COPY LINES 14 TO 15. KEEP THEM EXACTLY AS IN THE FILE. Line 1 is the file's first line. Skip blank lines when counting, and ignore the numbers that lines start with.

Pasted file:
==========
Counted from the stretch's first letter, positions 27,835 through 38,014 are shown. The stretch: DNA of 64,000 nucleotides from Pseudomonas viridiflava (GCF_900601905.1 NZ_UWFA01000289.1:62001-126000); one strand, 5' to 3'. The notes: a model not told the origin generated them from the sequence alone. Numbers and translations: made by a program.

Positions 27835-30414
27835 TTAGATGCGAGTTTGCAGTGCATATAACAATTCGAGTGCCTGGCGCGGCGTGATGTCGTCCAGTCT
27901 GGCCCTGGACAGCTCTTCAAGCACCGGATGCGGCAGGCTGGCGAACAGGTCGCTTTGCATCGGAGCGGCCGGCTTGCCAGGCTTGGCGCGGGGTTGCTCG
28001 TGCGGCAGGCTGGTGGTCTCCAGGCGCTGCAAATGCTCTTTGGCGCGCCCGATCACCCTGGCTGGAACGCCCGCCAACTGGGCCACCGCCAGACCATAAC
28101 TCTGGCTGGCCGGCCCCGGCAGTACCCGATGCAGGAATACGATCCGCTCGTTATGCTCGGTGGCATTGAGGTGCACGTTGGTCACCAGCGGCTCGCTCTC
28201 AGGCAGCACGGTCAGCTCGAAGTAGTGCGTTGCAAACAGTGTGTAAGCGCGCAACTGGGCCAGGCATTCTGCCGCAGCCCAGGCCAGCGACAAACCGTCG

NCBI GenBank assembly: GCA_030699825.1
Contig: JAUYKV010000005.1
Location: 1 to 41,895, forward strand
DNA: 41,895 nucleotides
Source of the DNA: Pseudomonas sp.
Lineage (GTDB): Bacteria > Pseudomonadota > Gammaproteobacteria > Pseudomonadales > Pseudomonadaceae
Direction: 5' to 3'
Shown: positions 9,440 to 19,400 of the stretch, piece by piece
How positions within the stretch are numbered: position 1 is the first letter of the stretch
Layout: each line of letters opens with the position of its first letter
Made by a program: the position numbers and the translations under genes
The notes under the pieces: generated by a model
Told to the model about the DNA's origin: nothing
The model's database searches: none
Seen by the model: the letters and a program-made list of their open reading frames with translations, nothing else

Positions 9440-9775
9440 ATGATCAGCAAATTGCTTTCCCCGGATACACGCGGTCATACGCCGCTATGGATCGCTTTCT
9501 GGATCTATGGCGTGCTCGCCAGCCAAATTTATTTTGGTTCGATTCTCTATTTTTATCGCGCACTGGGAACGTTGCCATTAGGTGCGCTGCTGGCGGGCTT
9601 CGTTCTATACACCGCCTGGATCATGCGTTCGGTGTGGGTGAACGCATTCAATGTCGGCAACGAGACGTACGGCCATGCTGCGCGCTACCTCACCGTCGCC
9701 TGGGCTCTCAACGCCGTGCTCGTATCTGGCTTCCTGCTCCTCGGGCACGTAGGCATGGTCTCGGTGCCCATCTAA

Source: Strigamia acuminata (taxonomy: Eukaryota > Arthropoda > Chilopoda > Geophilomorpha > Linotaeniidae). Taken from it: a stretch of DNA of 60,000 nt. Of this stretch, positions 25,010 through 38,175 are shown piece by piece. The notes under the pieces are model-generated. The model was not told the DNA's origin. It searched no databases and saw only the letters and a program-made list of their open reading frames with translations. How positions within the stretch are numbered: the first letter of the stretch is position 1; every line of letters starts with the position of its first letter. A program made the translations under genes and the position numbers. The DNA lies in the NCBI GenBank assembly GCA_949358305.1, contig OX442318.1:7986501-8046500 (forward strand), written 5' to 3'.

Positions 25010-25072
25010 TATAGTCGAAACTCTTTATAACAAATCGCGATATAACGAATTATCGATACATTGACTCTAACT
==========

Direction: 5' to 3'
Shown: positions 9,440 to 19,400 of the stretch, piece by piece